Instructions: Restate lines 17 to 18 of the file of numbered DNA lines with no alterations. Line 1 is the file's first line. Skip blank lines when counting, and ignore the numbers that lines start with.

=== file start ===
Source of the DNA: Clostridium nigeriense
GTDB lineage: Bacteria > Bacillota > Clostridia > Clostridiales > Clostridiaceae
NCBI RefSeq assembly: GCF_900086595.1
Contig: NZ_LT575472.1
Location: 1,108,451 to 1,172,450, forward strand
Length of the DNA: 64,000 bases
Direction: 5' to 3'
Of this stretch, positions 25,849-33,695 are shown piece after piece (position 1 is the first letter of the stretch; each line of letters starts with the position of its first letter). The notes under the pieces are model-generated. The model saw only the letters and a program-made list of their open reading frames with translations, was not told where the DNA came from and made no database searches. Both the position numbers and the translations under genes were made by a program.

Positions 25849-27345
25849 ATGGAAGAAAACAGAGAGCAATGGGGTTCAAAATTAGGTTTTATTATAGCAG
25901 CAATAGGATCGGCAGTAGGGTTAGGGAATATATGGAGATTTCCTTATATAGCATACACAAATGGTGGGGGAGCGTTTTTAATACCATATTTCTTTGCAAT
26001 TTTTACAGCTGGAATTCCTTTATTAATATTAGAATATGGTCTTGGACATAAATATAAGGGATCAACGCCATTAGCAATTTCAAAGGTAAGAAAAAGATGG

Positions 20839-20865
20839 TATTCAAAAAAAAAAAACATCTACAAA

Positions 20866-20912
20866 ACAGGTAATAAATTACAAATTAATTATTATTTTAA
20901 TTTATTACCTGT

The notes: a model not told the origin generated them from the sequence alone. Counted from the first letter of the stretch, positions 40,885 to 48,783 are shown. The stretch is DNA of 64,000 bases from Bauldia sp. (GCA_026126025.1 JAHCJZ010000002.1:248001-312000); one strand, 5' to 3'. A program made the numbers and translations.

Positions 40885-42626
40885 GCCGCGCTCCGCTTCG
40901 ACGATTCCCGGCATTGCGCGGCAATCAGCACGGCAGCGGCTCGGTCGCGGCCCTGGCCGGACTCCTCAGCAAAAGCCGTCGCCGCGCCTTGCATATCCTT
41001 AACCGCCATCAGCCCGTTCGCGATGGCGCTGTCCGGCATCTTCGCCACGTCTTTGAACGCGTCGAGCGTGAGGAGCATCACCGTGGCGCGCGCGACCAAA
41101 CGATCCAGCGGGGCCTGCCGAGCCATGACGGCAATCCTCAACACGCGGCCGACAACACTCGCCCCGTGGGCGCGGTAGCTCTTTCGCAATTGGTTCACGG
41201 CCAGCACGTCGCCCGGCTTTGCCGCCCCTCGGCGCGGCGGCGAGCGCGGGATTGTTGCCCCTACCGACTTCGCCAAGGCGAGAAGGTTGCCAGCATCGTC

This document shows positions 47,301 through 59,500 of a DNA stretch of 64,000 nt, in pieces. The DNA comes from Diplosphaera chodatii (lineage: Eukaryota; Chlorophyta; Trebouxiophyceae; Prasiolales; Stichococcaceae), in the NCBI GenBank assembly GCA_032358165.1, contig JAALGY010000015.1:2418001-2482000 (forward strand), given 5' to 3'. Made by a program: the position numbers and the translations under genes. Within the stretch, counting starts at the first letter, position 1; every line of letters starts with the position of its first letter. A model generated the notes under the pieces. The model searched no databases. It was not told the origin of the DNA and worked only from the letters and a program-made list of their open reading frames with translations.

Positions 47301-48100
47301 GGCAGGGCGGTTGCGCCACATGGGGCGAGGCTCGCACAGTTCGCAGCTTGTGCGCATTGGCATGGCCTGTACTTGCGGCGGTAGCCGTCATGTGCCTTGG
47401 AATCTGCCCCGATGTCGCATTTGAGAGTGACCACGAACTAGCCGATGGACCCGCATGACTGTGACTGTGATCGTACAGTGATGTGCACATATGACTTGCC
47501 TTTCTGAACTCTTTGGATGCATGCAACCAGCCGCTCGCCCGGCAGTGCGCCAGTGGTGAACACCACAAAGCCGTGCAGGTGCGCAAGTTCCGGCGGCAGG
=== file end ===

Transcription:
20901 TTTATTACCTGT

The notes: a model not told the origin generated them from the sequence alone. Counted from the first letter of the stretch, positions 40,885 to 48,783 are shown. The stretch is DNA of 64,000 bases from Bauldia sp. (GCA_026126025.1 JAHCJZ010000002.1:248001-312000); one strand, 5' to 3'. A program made the numbers and translations.